“The shoulder didn't give me any trouble. I didn't even feel it once we got started. I put this thick padding in back of me in the seat. It was so comfortable it's never coming out of here.”

USAC stock division stock car leader Norm Nelson finished second, followed by defending USAC stock car champion Bart Hartman and former USAC national driving champion Roger McCluskey.

The 5-foot-8, 200-pound Darnell started sixth in the 28-car field. Hartman held the lead for the first 44 laps, Nelson kept it until McCluskey took it for one lap while Nelson pitted on lap 69, then Nelson held it again until Darnell took over for good on lap 95.

It was only fitting that a dominant winner of the State Fair Century win the last event and that’s what happened on August 25, 1975.

After driving for Ray Nichels for many years and dominating the USAC stock car circuit, Don White had become an independent car owner in 1972 and victories, once a common occurrence for the Keokuk, Iowa veteran, were few and far between. The four-time winner of the State Fair Century had seen better days.

But a huge victory in the 200-miler at the Milwaukee Mile in July of 1975 and a couple of top-five finishes at both the Springfield Mile and the Du Quoin Mile in August had given White some much-needed confidence when the circuit came to Indianapolis.

Sure enough, White would win his record fifth State Fair Century stock car race and break his own track record by almost 2 minutes in the process.

White, driving a Dodge, took the lead on the 73rd lap of the 100-lap race and finished nearly one lap ahead of his Keokuk, Iowa counterpart, Ramo Stott, driving a Plymouth. White, who set the previous record of 1 hour 9 minutes 26.9 seconds, or 86.4 miles per hour in 1966, finished the 100 miles in 1 hour, 7 minutes and 34 seconds for an average speed of 88.8 miles per hour.

It would be the final State Fair Century at the Indiana State Fairgrounds.

While sprint and champ cars rule Indiana all season long, for 14 years the USAC stock cars were king for a day in the Hoosier state.

Sunday, November 11, 2012

1955 - Leon DeRock Through as a Big Car Driver

Mason City, Iowa (November 11, 1955) - Leon DeRock of Mason City is finished as a big car auto driver but he's not finished with racing. Next racing season DeRock will be paying more attention to the promotion side of racing and will be driving a new model automobile in stock car races.

It was about six years ago that DeRock astounded the racing world by starting right out to drive an Offenhauser. That sort of business is reserved for experienced dirt track drivers after a few seasons of racing. But DeRock did well and got the bug. Emory Collins, the king of the speedways in the Midwest, was going to retire. So DeRock bought him out. That included his racer, an extra 310 cubic inch engine and crankshafts. Even Offenhauser wasn’t making engines that big anymore.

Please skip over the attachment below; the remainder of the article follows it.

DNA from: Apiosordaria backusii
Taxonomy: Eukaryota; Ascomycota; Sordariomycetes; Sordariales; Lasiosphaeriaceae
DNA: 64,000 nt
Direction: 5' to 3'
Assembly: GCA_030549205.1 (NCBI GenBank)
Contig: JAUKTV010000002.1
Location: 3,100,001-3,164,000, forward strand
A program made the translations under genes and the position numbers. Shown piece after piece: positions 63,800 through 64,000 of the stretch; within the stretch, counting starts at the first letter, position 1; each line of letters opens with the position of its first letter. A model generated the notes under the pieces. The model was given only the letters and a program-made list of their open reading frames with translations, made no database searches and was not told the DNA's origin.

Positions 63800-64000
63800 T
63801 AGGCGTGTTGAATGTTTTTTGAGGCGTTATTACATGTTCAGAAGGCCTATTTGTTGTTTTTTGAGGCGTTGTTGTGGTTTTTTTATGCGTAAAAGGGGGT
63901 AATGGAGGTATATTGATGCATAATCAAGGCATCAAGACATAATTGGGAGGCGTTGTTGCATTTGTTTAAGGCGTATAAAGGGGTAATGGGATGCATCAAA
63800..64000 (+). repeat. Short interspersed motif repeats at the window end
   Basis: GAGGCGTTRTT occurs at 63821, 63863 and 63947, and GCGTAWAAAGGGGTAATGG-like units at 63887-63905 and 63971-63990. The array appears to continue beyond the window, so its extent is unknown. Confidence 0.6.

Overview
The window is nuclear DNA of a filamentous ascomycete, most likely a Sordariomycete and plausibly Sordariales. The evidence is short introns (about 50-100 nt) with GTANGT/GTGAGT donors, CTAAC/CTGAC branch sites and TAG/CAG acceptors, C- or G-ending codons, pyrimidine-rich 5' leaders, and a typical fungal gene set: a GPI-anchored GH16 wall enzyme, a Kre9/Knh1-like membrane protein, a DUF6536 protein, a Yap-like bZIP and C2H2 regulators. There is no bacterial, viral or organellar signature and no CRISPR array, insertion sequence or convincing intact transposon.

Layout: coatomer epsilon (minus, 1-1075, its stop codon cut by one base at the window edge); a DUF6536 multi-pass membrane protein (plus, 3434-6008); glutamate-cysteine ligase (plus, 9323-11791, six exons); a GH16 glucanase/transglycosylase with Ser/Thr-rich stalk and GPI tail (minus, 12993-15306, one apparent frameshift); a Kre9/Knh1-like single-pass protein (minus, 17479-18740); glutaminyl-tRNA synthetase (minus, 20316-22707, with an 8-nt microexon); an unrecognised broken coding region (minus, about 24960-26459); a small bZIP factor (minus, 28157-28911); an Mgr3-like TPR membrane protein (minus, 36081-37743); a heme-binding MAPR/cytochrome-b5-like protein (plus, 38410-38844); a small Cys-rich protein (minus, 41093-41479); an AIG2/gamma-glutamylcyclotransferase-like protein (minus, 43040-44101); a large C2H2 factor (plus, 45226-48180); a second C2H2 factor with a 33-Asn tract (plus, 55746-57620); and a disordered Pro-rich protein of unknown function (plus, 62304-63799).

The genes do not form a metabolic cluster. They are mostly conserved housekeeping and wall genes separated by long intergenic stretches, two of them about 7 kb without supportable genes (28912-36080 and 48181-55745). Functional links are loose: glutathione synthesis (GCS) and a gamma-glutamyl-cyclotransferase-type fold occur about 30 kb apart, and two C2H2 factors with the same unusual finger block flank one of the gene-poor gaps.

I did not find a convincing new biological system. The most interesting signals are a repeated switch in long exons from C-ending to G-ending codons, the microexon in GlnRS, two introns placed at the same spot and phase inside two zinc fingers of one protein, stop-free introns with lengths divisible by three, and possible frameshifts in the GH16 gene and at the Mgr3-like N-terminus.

DeRock even bought a new chassis for his auto. His campaigning was good. He won his fair share of races, set some track records and even made a little money for eating dust and risking his life.

But he’s sold his auto. DeRock has another engine and he’s going to build a new car around it but it will be for sale - not for his own use.

Last summer he got into the promotion business with a big list of drivers who joined him. It was for big cars as well as stock cars. The operation was in five Midwest states with the heaviest concentration of action being in Southern Minnesota.

Just recently Leon arid his brother Mel, partners in Mel’s Smoke Shop, headed the incorporation named Speedway Cars, Inc. Under the wing of this group will be about 60 drivers, most of them with DeRock last summer. Ken Gottschalk figures to be the top driver in the field as he finished first in the Central States Racing Association point standings last year. DeRock was leading at the time he quit competition and wound up in third place.

The early summer big car auto races and stock car races at the North Iowa Fairgrounds were promoted by DeRock, He hopes to land the North Iowa fair dates if the new track is completed for the 1956 fair at the new west city limits site.

Vic Spindler has been hired as the secretary-treasurer of the new organization and his job will be to take care of the correspondence, all bookwork and the finances of Speedway Cars. Upcoming on November 28 is a fair manager’s meeting in Chicago at which major bookings are made for 1956 fairs. Speedway Cars, which again will operate under the sanction of CSRA, will be represented at the meeting to acquire major dates.

DeRock plans a major change in the big car auto racing program for 1956. Whereas most feature races are for seven, 10 or maybe 15 laps, De Rock will run the races over 50 laps to liven enthusiasm, open the field for steady driving, and put an extra accent on endurance of auto and driver instead of giving the “fast autos” the big break to sweep home first on an initial burst of speed.

All of the operation of the new organization will center in Mason City.

Thursday, November 1, 2012

The Big Cars at the Wapello County Fair

Ray Lee Goodwin (97) attempts to avoid a spinning Grady Wade (82) during IMCA sprint car action at Eldon, Iowa, in 1967. - Beetle Bailey Photo/Bob Mays Collection

by Lee Ackerman